Richard Kearney is Charles Seelig Chair of Philosophy at Boston College. His many publications include Anatheism: Returning to God after God (2010), Debates in Continental Philosophy: Conversations with Contemporary Thinkers (2004), On Paul Ricoeur: The Owl of Minerva (2005) and Navigations: Collected Irish Essays 1976-2006 (2007).
We have known anatheism as a concept; now comes anatheism as the site of a debate. We measure the genius of an author or an idea, said Kant, by its capacity to “found a school.” The Art of Anatheism, convoking the greatest authors of the Continental (Jean-Luc Nancy) and Anglo-Saxon (John Caputo) traditions, here proves that anatheism, invented by Richard Kearney, is not an obscure idea. Anatheism becomes for today a new way of thinking transcendence in order to not reduce it to silence. Not confronting it would be to flee the challenges posed by our contemporary world.
What have the muses to do with theology? This collection of vibrant and sensitive essays attends to tremors of the divine in literature and the arts. The space of theopoetic meditation thus opened challenges theology at its base, summoning it to embrace a larger and more richly human outlook.
The anatheist “return to God after God” takes on new dimensions in this remarkable collection, exploring how the divine (theos) manifests itself in the sacred activity of making (poiesis), and how making helps us to retrieve and re-experience the originary experiences of the call of the other and the risk of hospitality after the “death of God.” The essays—by artists as well as philosophers and theologians—sparkle with insight on how we might experience “God after God” in our concrete, lived existence.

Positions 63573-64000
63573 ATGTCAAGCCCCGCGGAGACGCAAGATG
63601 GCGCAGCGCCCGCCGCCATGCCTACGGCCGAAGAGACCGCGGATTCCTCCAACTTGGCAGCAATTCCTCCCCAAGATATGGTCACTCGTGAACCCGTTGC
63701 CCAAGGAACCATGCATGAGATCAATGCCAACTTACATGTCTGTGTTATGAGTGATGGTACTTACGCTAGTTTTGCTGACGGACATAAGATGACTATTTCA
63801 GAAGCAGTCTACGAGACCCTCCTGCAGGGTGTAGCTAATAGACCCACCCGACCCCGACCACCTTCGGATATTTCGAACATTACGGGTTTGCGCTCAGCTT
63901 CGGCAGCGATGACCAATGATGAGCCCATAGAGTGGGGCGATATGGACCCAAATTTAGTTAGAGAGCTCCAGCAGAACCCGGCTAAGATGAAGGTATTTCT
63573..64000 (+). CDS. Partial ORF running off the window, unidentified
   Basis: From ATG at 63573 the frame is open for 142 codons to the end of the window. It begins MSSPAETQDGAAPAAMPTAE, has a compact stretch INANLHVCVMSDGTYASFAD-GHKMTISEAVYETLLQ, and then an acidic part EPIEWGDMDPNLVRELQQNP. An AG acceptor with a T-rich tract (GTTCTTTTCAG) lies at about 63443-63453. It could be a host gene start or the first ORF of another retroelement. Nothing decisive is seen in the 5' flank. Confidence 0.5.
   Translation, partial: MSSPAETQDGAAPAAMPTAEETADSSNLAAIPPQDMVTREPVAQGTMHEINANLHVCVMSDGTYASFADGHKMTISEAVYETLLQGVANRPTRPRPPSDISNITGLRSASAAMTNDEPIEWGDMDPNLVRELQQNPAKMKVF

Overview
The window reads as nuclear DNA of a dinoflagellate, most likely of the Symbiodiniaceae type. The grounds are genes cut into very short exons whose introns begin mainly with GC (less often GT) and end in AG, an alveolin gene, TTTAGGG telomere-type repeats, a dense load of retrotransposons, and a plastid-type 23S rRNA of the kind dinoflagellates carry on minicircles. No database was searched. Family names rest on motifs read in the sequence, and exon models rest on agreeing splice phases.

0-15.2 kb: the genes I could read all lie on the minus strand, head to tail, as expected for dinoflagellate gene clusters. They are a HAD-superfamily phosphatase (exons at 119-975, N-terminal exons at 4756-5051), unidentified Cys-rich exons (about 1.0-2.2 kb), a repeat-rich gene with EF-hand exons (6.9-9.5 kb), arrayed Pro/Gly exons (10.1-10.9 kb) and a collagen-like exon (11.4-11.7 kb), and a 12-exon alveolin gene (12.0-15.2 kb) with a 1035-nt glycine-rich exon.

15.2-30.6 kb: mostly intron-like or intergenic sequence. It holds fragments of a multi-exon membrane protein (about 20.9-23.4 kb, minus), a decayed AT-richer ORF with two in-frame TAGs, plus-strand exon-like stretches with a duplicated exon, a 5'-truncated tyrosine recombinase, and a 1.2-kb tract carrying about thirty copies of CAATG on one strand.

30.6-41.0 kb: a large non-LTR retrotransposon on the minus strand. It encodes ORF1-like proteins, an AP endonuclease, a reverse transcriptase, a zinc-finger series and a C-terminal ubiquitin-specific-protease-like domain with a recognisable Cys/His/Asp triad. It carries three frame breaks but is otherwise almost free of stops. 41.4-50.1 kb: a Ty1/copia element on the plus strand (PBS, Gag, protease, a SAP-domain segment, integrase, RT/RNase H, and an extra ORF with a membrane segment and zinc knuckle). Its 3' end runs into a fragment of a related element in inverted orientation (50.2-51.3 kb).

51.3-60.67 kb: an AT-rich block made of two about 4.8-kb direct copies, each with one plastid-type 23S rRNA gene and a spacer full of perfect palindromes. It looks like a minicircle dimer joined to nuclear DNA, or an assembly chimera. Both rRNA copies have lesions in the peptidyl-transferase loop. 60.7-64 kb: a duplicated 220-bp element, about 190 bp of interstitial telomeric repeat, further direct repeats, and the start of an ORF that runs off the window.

Always the good teacher, Kearney explains himself clearly and concisely: [anatheism] is a return to God after God. That is, an invitation to rethink “God” after a very long period of withering criticism of theistic religion…. As one of Kearney’s most revered teachers in phenomenology, Levinas, used to say (in a slightly different context), one must be contre-dieu before one can be à-dieu, against God (or, better, a certain concept of God) before one can truly go toward him. It is a lesson that Kearney has learned well.
… as someone that finds this [the anatheist] project to have powerful theological and philosophical significance, this volume only expanded my appreciation for the project Kearney began in his Anatheism volume. If any religious hermeneutics worth its salt has explanatory power for religious art, then Anatheism has salt to spare. Those interested in aesthetics, religious art , or the phenomenology of religion will benefit greatly from reading the essays in this volume.
The success of the Art of Anatheism lies in its exclusion of exclusions, its lowercase ecumenism, its ability to walk the walk of Anatheism’s talk of hospitality. The diversity of the contributors—artists, philosophers, theologians, poets, and pastors—and the vertiginous range of their discussion topic, from Buddhist art all the way to the Beatles, testify to the arrival of an idea with a universal application achieved only by true and timeless insight.